Disney U Summary and Review

by Doug Lipp

Has Disney U by Doug Lipp been sitting on your reading list? Pick up the key ideas in the book with this quick summary.

Today, most children dream of going to Disneyland or Disneyworld, where they hope to meet one of their heroes – someone like Peter Pan or Snow White or Cinderella. And consider this: that was also the dream of children a generation ago – to meet a favorite Disney character at a theme park.

How has one company managed to do this? How has Disney managed to stay at the heart of Western culture for well over half a century? The answer lies, partly, in the amazing way they train their staff at Disney University. In this special place, Disney employees are taught all they will ever need to know about treating customers like VIPs. In this book summary, you’ll learn how to do that, too.

In this summary of Disney U by Doug Lipp, you’ll also discover

  • why Disney managers held crucial meetings in Cinderella’s Castle;
  • why great customer service is a mixture of art and science; and
  • why you can’t buy alcohol at Disneyland Tokyo, but can at Disneyland Paris.

Disney U Key Idea #1: A company's values should help the staff stay motivated, hardworking and happy.

The employees are the most important part of any business, especially in a customer-focused industry. You can't achieve success without a well-trained, motivated and happy staff.

So keep your workforce happy by providing them with values, not just physical goods. Most companies fail here because they assume they can motivate their employees solely with pay or bonuses or little perks. They don't realize they need to share the company's values with them, too.

If your employees don't care about your company's values, they won't be interested in its progress or stakeholders. They'll only be concerned with their own material needs.

Disney strives to avoid this. They carefully promote the company's philosophy at Disney University, where staff (or cast members, in Disney terms) is trained. The cast members come to share the company's values, so they feel a much deeper connection to it.

You also need to keep your employees happy. The best way to do this is to ensure that the management stays in close contact with them. The management should know immediately if the employees encounter any problems.

Van France, the founder of Disney University, used to take walks through the institution to see how the cast members were doing. During one of his walks, he noticed a problem with the orientation program for newly hired members: the company and its parks had expanded so quickly that trainees were struggling under the old orientation program, which had become too small. It was out of date.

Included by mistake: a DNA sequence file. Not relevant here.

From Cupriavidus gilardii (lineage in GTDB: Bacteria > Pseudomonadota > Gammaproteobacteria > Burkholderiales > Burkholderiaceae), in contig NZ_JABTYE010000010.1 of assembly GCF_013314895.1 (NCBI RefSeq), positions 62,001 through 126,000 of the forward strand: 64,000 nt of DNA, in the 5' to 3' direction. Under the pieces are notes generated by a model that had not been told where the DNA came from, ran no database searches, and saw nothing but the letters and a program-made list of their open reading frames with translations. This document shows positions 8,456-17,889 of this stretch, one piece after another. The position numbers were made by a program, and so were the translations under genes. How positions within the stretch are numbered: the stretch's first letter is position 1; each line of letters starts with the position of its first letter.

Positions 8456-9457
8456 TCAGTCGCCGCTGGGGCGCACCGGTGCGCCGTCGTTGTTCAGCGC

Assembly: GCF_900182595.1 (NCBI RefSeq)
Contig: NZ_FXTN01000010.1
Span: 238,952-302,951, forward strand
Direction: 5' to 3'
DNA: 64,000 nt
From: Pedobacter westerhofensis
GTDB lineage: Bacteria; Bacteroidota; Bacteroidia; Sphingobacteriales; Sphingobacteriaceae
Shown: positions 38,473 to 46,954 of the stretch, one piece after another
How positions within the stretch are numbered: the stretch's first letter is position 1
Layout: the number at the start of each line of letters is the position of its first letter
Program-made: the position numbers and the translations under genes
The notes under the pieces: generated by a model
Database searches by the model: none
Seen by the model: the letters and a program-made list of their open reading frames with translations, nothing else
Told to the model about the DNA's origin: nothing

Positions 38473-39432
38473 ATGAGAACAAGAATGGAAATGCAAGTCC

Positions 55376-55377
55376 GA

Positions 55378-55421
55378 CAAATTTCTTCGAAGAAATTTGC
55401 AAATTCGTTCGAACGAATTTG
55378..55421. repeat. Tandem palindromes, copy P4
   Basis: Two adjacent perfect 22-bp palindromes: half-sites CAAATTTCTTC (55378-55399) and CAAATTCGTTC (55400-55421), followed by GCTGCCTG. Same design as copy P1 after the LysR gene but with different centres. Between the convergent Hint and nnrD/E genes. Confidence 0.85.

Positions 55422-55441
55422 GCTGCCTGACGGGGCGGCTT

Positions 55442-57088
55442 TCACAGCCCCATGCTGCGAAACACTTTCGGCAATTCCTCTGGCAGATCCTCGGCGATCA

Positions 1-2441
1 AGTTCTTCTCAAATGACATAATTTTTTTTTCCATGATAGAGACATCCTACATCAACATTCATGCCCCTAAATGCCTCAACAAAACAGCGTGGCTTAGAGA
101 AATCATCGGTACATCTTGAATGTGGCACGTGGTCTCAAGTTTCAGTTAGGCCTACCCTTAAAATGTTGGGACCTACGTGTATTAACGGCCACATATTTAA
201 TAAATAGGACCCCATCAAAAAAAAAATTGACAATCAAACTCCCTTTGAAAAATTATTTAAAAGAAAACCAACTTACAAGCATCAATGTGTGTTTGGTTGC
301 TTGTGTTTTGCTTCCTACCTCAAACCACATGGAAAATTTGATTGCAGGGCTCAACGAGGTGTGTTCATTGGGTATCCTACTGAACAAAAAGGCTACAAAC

So France developed a new orientation program that was more suited to the needs of the company and its trainees. The management should always be aware of the organization's inner workings, and seek out ways to make work more efficient and enjoyable.

Disney U Key Idea #2: Business is a mixture of science and art.

Is building a successful business a science or an art? Well, it's really a combination of both.

Your organization's “scientific side” is about its infrastructure and physical products. For Disney, that means building and maintaining the parks and attractions. Disney's success largely depends on the layout of their parks, and on their quality, cleanliness and exciting rides.

But great infrastructure and well-engineered roller coasters aren't enough on their own. That's where Disney's artistic side comes in! A business's artistic side is what gives it that special touch that sets it apart.

The staff holds the key to the business's “art.” After all, it's up to the staff to make the customer’s experience special, and that’s what makes all the difference at Disneyland.

Disney approaches this challenge and maintains their artistry in several ways.

First, they teach the staff the interpersonal skills they need to have positive interactions with customers. Children tend to be very excited about visiting Disneyland because they get to meet their heroes, like Snow White or Donald Duck; clearly, the cast members who play those characters have a lot to live up to. They need extensive training.

Cast members who play Disney characters also have to adapt to being surrounded by an audience at all times, and they need to know how to interact with guests of all ages.

Disney performers also need a lot of technical skill. The guests should feel like they're walking through a fairy tale when they're in a park, so Disney wants their actors to seem like living film characters. The actor playing Snow White has to know how her every movement ought to look. She literally has to transform into the character.

Disney U Key Idea #3: Strong companies look to the future and the past at the same time.

You can probably name a few companies that once dominated their market but eventually fell into bankruptcy. Nokia, Kodak, Blockbuster – each suffered this fate. Why?

Companies often collapse when they fail to keep up with changes. They cling to the business practices that once made them successful, even when those practices no longer work.

A company can also fail if it changes too quickly, however. If it abandons strategies that work and adopts new ones that don't, the company risks destroying itself.

So how do you find the balance between changing and staying the same? Here's Disney's key: keep one foot in the past and one in the future.

Naturally, Disney keeps up with the latest in animation, and its parks are highly advanced. But no company values its history more than Disney.